Husch Winery and Vineyards

We were picking a winery at random (as we almost always do), and this one caught my eye because we'd seen brochures for them at our B&B that mentioned them as a dog friendly spot. The tasting room at Husch is small, and the staff is very friendly and helpful. We tasted a selection of their wines, with our favorites being the Cabernet Sauvignon Reserve (my personal favorite), the Pinot Noir, and the Sauvignon Blanc. They also sell half-bottles for...get this...about half the cost of a regular bottle of wine. They earned major points for that one. The winery is family owned and operated, and like many in the region, they're also a “green” business. Their goals for sustainability:

1) reduce erosion, 2) conserve resources such as water and fuel, 3) protect the natural ecosystems that border theirproperty, and 4) use organic chemicals.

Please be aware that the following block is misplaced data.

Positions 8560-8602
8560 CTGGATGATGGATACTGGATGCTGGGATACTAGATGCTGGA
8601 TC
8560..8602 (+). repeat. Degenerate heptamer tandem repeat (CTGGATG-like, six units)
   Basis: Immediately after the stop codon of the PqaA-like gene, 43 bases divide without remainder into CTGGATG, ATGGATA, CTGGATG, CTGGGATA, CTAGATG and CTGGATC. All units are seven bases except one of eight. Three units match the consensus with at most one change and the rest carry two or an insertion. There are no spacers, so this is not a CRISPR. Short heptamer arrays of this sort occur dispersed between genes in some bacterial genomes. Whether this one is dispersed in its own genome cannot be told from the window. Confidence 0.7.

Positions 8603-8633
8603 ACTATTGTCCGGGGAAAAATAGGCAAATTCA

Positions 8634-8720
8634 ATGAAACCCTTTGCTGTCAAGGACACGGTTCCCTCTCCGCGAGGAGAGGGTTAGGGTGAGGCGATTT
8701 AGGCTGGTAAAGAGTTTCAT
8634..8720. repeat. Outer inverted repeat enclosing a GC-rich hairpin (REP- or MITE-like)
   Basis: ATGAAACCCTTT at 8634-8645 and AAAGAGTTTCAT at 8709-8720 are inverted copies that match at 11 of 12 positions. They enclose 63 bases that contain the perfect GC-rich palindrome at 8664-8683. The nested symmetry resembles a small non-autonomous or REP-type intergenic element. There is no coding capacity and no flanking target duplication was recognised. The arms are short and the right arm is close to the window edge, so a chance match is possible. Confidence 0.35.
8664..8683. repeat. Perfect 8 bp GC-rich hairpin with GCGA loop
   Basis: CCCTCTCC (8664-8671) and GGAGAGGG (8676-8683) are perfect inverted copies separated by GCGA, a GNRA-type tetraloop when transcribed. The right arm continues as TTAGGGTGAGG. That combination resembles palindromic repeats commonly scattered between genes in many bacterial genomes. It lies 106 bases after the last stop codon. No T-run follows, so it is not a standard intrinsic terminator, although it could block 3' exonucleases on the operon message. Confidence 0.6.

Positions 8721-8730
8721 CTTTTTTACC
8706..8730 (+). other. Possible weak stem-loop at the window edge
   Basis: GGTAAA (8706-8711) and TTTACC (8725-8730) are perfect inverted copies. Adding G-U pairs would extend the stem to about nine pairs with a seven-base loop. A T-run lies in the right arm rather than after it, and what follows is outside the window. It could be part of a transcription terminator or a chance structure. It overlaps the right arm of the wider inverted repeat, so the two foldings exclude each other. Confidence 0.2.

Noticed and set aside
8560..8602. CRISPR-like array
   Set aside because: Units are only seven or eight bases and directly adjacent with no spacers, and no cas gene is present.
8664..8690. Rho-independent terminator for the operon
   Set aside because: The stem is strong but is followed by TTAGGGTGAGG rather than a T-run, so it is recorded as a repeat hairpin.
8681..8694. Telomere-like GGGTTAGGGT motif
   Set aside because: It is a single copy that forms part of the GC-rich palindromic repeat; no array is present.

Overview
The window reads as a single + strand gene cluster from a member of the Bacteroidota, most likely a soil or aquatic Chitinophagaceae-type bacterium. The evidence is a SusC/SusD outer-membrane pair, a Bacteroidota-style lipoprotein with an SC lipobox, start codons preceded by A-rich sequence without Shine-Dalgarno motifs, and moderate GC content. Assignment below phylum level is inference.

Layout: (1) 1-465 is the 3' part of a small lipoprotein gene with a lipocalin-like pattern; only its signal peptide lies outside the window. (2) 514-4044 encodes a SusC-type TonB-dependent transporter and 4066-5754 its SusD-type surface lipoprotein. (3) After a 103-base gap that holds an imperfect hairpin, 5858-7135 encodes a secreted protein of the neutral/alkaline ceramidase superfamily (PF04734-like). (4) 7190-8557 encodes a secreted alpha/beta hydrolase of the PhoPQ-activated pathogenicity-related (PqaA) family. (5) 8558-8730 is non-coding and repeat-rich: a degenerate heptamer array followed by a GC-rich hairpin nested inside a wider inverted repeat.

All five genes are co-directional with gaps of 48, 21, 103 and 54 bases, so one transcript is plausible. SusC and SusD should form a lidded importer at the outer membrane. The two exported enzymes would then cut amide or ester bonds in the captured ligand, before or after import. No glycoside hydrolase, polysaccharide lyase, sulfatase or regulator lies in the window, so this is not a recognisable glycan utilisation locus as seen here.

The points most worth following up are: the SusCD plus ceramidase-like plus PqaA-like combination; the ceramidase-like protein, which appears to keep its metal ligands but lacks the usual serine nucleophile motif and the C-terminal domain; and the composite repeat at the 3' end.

They even have sheep that meander through their vineyards helping out with the weeds and occasionally fertilizing. Environmentally friendly wine=drink more!

Anderson Valley Brewing Company

Speaking of drinking to sustainability, let's talk about beer brewed by solar power. I can't think of too many things more awesome than solar beer, although solar whiskey comes to mind. For extra awesomeness (no, not whiskey) the AVB mascot is a bear with deer antlers, a Beer, if you will, whose name is Barkley. And if you plan to stop in, you should know that the brewery is easy to miss, because even if you're on the lookout for it, you'll probably get distracted by a wee heard of pygmy goats that occupy the corner land next to the road where you turn to get there. If you see tiny goats, you're in the right place.

My favorites:

Boont Extra Special Bitter
Poleeko Gold Pale Ale (the canned version)

p.s. Barkley the beer would probably want me to advise you to get a flight at the tasting room, and maybe even try one of their new homemade sodas.